A few months ago Adobe acquired Behance, a sort-of "LinkedIn for Artists" (thanks TechChrunch for that description). At the time I didn't really pay attention, but earlier this week I spent some time on the site and was incredibly impressed. I think it is fair to assume that a majority of my visitors here fall more on the developer side than designer, but I'd still recommend you check the site out. Even as a non-designer, I found the site really cool. It is a pleasure to use. You can also use the site as a way to keep up with your favorite designers. Currently there are over one million users so there's a pretty huge community already. For a good example, check out the work from my coworker Greg Wilson: http://be.net/gwilson
Today's Friday Puzzler should be one of the simpler ones I've posted. While having a random Facebook discussion (as if there are any other sort), the topic of sorting came up. I thought it might be an interesting challenge to write code that determines if a list of data is sorted and report back on what type of sort was being used. While there are probably more, I can think of the following sort types:
I know I sound like a broken record when it comes to Chrome DevTools ("Your page is broken? What did DevTools tell you?"), but I wanted to share a new resource that just launched - Discover DevTools. This is an online video repository of tutorials about Chrome's powerful DevTools feature. I plan on going through them myself just to see what I've been missing. If you have yet to dig into this feature then now is the time!
A little while later...
I wrote this blog post earlier today just as a quick note to inform folks. I've now had the chance to run through the first four sections of the course and I wanted to share some thoughts.
First off, this is a damn good course. Like, I knew that I didn't know everything about DevTools, but in the very first lesson I saw something new. In general, I learned something interesting in every section I've taken.
The videos themselves (outside of that stupid intro song that is cute at first, sickening after a while) are incredibly well done. Very focused, very informative, and really good at exposing you to the tools and really seeing how they can help you. I'm not done yet (3 chapters to go), but this is now the resource I'm going to link folks too when they want to learn about the dev tools.
That's the good. The bad is that the challenges can be a bit tricky. In a few places now I've done what was asked of me and have gotten stuck. It seems like CodeSchool will wait about 60 seconds before offering you a "Skip" link. On one challenge in particular, nothing worked. So I had to wait about 5 minutes so that each step of the challenge would offer me a "Skip" link. It was very frustrating and I hope they fix it. Or maybe I was doing something wrong. If you're curious about the issues I ran into, here is the forum for the course: http://help.codeschool.com/discussions/discover-devtools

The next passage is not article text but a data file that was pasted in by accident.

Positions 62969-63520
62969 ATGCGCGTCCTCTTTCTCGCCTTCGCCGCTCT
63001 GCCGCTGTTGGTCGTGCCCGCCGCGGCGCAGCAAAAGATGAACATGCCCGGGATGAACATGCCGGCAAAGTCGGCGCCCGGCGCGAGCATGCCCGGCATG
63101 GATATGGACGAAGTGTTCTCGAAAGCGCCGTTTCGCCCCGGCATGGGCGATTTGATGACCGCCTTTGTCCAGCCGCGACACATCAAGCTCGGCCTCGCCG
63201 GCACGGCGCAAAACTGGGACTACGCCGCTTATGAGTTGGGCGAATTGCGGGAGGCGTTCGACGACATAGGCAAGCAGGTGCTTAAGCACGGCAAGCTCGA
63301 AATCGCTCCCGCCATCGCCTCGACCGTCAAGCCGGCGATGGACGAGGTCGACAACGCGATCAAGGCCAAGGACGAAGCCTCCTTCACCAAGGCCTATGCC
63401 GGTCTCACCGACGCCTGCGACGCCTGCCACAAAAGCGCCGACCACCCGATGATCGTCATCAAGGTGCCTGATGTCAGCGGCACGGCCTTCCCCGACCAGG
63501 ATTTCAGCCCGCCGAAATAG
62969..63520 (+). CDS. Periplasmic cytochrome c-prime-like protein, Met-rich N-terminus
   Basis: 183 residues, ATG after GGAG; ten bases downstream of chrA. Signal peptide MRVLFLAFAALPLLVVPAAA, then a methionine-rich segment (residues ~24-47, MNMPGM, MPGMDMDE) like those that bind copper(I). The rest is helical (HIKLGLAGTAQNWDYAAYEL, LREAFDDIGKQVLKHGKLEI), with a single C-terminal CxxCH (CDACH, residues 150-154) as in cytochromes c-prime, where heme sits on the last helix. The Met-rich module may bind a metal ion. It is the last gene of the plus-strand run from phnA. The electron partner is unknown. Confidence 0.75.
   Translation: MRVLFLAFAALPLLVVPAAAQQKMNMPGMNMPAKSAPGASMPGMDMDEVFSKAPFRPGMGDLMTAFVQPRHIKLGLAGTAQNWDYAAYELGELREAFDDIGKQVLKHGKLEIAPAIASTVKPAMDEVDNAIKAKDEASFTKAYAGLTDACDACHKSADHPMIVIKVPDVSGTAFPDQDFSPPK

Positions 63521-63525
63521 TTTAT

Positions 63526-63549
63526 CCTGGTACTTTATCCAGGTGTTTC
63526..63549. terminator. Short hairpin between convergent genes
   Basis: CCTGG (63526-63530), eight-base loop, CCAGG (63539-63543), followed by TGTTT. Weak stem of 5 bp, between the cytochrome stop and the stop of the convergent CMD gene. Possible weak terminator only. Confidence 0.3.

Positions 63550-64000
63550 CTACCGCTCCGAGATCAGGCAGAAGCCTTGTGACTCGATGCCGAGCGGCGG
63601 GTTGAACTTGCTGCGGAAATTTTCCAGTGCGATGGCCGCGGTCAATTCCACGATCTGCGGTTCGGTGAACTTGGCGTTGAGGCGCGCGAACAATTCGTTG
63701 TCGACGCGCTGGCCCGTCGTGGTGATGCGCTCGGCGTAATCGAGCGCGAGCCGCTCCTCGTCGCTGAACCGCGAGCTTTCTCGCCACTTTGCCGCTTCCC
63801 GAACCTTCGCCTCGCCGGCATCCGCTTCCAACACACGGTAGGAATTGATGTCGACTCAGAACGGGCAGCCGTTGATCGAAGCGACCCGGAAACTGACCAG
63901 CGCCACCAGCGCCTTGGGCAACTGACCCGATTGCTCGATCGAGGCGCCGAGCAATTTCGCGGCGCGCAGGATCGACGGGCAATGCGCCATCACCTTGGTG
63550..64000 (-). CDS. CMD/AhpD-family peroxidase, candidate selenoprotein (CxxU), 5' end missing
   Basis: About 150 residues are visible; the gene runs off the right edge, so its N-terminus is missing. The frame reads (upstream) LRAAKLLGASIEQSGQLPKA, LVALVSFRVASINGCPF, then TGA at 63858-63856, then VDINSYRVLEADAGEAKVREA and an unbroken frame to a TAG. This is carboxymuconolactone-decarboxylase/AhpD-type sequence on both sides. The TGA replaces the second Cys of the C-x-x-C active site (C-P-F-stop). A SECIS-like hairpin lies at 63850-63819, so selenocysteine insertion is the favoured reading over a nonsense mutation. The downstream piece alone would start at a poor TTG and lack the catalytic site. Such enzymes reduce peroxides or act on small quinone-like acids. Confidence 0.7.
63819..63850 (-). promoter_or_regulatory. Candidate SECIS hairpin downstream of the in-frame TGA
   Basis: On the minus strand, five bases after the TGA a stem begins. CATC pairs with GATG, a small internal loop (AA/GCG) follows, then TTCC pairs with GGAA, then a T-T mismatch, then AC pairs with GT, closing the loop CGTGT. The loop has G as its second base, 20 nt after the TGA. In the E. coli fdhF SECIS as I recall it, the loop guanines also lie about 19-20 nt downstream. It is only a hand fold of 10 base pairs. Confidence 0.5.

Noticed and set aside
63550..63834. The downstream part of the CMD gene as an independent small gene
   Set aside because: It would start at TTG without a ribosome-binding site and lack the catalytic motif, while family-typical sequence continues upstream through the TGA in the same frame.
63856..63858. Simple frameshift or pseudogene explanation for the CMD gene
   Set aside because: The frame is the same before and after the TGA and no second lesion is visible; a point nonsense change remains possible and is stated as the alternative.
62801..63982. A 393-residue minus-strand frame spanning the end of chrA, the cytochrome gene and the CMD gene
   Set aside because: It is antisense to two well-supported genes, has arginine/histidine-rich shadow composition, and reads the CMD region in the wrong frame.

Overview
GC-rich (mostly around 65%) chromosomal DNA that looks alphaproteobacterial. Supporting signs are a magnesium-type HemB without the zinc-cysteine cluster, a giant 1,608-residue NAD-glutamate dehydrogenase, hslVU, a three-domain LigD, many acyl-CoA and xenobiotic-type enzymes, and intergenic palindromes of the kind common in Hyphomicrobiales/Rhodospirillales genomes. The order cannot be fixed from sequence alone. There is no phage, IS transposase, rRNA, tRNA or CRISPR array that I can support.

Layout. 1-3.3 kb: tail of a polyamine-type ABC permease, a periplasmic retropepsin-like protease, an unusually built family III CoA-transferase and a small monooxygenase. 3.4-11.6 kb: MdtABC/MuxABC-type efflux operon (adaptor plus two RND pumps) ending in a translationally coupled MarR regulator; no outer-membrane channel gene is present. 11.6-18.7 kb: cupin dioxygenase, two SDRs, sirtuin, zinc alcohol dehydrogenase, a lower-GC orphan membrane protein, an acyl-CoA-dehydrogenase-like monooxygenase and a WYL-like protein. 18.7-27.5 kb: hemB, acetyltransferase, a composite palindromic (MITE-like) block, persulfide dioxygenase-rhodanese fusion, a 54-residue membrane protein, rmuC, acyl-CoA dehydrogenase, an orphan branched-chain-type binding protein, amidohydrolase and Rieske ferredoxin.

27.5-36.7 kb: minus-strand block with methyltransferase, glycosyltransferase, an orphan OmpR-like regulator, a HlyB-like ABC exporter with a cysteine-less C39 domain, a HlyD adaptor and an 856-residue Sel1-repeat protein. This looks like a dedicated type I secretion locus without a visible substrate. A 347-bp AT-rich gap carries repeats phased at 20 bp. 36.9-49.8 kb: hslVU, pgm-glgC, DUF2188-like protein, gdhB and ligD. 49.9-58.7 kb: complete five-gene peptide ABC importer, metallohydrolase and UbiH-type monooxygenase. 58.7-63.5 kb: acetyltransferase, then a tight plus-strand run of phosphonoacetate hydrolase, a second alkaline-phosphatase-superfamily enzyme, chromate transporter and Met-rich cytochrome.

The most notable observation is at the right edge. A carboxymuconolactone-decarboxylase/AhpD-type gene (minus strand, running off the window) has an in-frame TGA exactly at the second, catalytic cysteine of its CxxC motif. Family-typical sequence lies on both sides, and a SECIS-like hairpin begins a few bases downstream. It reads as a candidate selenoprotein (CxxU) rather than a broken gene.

Lately I've been thinking more about how to make my PhoneGap applications more robust. By robust, I'm not necessarily talking about performance. While that is important (see my coworker's excellent blog post on the topic: Performance & UX Considerations For Successful PhoneGap Apps), I'm thinking more about the general stability of the application as a whole. This is especially important for applications that need, or desire, data only available on the network. How you handle network conditions is just as important as how you handle the UX and performance of your application. (Well, that may be up to debate. :) In this blog post I'm going to share some thoughts and examples of what I mean by this and - as always - I look forward to your comments, suggestions, and corrections.
Thanks to reader Mikel Shilling for pointing this out to me. The most excellent (as Bill would say) folks at FigLeaf have released a free ColdFusion 10 and jQuery Mobile tutorial. You can download the bits here:
Objectives for the course are:
- Define and use AJAX/JSON(P) web services using ColdFusion 10
- Define and use REST web services using ColdFusion 10
- Using REST services with jQuery Mobile
- Implement real-time communications with HTML5 web sockets
Have you ever seen a web site that seemed to know where you were located? I'm not talking about a map, but the actual name of the location? This is done with a process called "Reverse Geocoding." Whereas geocoding refers to translating a human-readable address into a longitude/latitude pair, reverse geocoding is, well, the opposite of that. Given a longitude/latitude pair, what would be the description of that location. In this blog post I'll show a simple example of this process. My example application will attempt to report the city and state you live in.
Last week a reader wrote in with an interesting problem. They had a simple application that made use of PhoneGap's database support. They wanted to add camera support as well. Their idea was that a picture could be associated with their content. But then they ran into this issue: